Being active is good for all of us but is especially important for people with diabetes. Physical activity, combined with healthy eating and any diabetes medication that you might be taking, will help you to manage your diabetes and prevent long-term diabetes complications.

Make an exercise schedule - plan for your physical activity just as you would any other appointment during the day. Don’t allow interruptions to change your plans. Remember what I said previously, if you exercise after work, try to always come to work prepared, by bringing your sports clothes with you, this way you’ll be ready to get started immediately. Joining a gym close to your work may also be a good way of encouraging you to attend more regularly.

Make the most of your commute - Walk or bike to work. If you travel by bus, get off a few stops earlier, and walk the rest of the journey. Remember to wear suitable shoes; you can then change into your work shoes at the office.

Despite your body benefiting as soon as you become more active you may not see visible changes straight away. After a few weeks the benefits will become more noticeable to you.

Gradually build up the time spent doing the activity by adding a few minutes every few days or so until you can comfortably perform a minimum recommended amount of activity.

Commit to completing the activities you choose from week to week. However, it is important to remember that there are going to be times when other pressing needs take precedence over these activities. If you find that you are unable to complete your goals for a certain week, take a look back at the week and identify any obstacles that prevented you from doing so. Problem-solve how to side-step those obstacles next time they present themselves.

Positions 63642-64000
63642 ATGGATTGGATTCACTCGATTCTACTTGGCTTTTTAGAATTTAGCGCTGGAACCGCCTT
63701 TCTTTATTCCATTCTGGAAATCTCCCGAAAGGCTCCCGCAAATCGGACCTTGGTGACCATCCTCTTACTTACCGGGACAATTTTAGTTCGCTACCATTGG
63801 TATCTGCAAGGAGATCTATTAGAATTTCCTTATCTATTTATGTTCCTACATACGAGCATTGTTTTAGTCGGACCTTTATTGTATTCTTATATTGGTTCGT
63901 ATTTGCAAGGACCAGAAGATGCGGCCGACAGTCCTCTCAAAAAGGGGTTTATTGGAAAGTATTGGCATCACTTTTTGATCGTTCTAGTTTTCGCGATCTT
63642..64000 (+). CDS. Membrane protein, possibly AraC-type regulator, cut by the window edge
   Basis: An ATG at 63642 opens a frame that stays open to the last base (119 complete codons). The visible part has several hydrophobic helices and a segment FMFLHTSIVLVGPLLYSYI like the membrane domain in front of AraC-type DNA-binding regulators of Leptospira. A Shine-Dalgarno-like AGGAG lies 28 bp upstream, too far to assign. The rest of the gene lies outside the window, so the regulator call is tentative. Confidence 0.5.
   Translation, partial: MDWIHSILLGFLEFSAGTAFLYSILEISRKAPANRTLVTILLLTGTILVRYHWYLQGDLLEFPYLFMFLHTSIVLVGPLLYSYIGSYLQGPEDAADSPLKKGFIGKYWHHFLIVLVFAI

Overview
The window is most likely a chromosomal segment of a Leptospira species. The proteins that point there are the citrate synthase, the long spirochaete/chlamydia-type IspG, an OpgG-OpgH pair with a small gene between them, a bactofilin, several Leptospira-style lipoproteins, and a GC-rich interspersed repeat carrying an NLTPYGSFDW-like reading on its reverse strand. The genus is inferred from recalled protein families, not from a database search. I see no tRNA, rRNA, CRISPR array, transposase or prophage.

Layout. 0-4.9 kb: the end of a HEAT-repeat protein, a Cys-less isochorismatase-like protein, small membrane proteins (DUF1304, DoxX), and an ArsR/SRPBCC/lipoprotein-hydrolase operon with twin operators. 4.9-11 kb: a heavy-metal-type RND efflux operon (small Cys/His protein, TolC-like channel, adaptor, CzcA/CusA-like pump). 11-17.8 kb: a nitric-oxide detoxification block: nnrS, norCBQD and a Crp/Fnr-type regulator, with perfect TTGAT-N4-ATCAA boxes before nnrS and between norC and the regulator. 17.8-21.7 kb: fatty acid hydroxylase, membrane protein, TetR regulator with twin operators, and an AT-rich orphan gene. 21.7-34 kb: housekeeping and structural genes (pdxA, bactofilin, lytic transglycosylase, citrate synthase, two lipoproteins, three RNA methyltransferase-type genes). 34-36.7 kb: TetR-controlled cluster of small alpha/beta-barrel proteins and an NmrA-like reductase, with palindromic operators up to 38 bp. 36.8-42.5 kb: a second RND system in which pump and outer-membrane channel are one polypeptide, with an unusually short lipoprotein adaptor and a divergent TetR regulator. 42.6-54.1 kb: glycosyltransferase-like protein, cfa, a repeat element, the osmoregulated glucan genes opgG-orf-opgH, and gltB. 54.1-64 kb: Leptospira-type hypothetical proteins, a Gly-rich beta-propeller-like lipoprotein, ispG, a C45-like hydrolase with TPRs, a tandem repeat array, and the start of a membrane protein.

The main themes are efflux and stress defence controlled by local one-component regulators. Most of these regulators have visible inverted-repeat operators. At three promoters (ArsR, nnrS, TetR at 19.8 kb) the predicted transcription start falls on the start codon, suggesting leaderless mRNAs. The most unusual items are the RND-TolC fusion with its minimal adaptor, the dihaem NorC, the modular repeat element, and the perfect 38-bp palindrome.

Find an activity you enjoy and you are more likely to keep it up. Better still, try taking up an activity the whole family or your friends can enjoy.

Keep a pair of comfortable walking or running shoes in your car and office. You'll be ready for activity wherever you go!

Remember everyday activities count and look for opportunities to be active during the day. For example use the stairs instead of the escalators, walk to the local shop rather than taking the car and when watching TV get up in between programmes or advert breaks and do some stretches. Every little count!

Use a pedometer to count your steps to show you how well you are doing. Walking is an ideal activity as it’s free and easy to do anywhere. You could walk your children to school and back every day and take the dog for a walk.
Replace some of the family TV-watching time with more active pursuits. Look for family activities in your community. Try a family swim or hike. If you don’t feel like going out, put on some music and dance!

Helps older adults become stronger and better able to move about without falling or becoming excessively fatigued.

Stride, don't walk. Whether you are taking the dog out for a walk or walking to work instead of driving, don't dawdle but stride, moving vigorously and purposefully. This will increase your heart rate and is great for your whole body.

Get out and about at lunch. Rather than sitting at your desk eating your lunch everyday of the week, use some of this time to go for a brisk walk or do some stretches. The fresh air and exercise will re-energize you, clear your head and keep you supple, and you'll have a much more productive afternoon.

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